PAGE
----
P.P.S.: Beside all certification rules gimmicks you have implemented, You're also aware of that Google might provide a kind of App Store called "Play Store" that is far more like "Megaupload", allowing virtually everyone to upload virtually everything within less than half an hour? I know the concerns about security. But, Just, compare, what strategy is more successful at the market and what store is more beloved in all journalists publications ;)
    • Edited by g1b3t Wednesday, February 27, 2019 5:00 PM
    Wednesday, February 27, 2019 4:16 PM
  • I have another thread (not sure why I ended up with multiple) here, which ends up with how I got it working in my case, after spending an insane amount of time on it. (if look at the last two or 3 comments). May or may not be of some use?
    • Edited by Peter-j-c Thursday, February 28, 2019 1:49 AM
    Thursday, February 28, 2019 1:48 AM
  • Hello Peter & readers of the MSDN team,

    I felt again into this trap recently and want to add some remarks.

    At, first, thank you, Peter for your suggestions. But, it looks like that they won't help in most cases of more complex Cordova / JavaScript apps using additional libraries. There are remarks concerning this problen in Cordova documentation:

    Windows 10 introduces a new feature called "Remote mode" for HTML applications. Prior to it, Windows 8.1 apps worked on what is now termed as "Local Mode" in Windows 10, in which HTML Applications have full access to the native Windows API surface and capabilities. Local Mode disallows inline script in order to prevent script injection attacks, which could result in leaking personally-identifiable information due to malicious code. It also requires developers who perform DOM manipulation to do so within an explicit context (MSApp.execUnsafeLocalFunction).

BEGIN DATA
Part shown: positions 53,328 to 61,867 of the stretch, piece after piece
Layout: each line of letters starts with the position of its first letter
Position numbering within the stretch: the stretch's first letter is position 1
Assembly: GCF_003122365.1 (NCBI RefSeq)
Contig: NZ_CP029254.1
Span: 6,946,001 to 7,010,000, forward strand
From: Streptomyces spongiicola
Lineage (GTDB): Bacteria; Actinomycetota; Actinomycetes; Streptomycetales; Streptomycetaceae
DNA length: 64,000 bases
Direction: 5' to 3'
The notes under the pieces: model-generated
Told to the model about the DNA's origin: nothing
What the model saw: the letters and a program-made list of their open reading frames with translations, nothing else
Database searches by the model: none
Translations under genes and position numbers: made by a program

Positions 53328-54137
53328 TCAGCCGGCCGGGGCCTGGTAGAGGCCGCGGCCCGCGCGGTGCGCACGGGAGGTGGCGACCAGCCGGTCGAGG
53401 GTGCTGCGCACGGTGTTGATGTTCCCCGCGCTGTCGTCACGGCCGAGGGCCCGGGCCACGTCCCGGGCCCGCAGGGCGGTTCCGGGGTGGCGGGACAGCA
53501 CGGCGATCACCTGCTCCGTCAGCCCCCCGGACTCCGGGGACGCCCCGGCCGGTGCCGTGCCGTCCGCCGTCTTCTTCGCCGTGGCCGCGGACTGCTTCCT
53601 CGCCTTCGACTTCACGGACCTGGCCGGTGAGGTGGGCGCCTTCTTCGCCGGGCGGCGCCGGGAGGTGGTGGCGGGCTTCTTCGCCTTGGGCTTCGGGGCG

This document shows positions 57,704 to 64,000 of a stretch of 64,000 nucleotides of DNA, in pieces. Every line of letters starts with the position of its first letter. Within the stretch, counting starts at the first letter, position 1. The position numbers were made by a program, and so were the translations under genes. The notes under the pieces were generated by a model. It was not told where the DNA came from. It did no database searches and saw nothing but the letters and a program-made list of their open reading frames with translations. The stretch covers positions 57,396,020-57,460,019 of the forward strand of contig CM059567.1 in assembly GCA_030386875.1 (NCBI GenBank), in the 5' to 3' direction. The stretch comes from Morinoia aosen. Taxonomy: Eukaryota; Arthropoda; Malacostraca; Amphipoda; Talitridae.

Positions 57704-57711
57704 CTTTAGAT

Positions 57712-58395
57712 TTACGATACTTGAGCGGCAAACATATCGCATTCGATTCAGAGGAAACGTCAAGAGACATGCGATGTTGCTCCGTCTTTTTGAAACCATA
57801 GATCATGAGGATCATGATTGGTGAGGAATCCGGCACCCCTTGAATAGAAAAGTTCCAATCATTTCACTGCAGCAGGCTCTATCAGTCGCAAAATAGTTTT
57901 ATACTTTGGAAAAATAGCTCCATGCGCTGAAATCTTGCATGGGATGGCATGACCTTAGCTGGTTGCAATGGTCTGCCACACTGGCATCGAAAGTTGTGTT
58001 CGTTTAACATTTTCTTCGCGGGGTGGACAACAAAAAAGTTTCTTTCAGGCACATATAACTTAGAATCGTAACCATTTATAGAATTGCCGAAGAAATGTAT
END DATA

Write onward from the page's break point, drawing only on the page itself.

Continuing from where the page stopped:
Remote Mode eliminates those requirements, which makes it possible to use unmodified libraries like jQuery or AngularJS directly in your code, without any changes. To do so, it removes your ability to declare certain capabilities when certifying your app in the Windows Store. The removal of these capabilities usually doesn't prevent accessing certain functionality, but it might require the use of a different combination of APIs or tactics.

    A work around all restrictions of "local mode" could result in the need of rewrite of dependent code or might be near to impossible with a realistic development effort, time frame and budget. 

    Usually the restriction, that might hurt developers most, is the lack of access to picturesLibrary. You may find the following tip in the Cordova documentation, too:

    Each of the library restrictions may be worked around by requesting that the user interact with the file system via a File Picker. This prevents malicious injected code from arbitrarily accessing the file system.

    But, this implies that the app won't need unattended access to the file system and instead only manual interaction by the user. So, in some cases this workaround could be a solutions. In other cases, like in our app the automatic import of pictures from scanner device that is connected locally via USB and writes into the picturesLibrary, this workaround does not work.  

    While Google and not even Apple has any problem with certifying apps based on the same source code, maybe there will be anyone at Microsoft rethinking about their in fact useless restrictions that only lead to JavaScript apps that are non- or less-functional or no longer submitted into the Microsoft store. 

    So my suggestion concerning these additional restrictions of access to the local libraries by apps is:

    LET THE APP USER DECIDE!

    You can be sure, in most cases the user better knows what he/she want to do with a certain app or device than your colleagues in Microsoft think that they might know about. So, the user can set in the Windows properties, if he/she want to allow access to the local device libraries or not.



    • Edited by g1b3t Sunday, October 13, 2019 10:05 AM
    Sunday, October 13, 2019 9:44 AM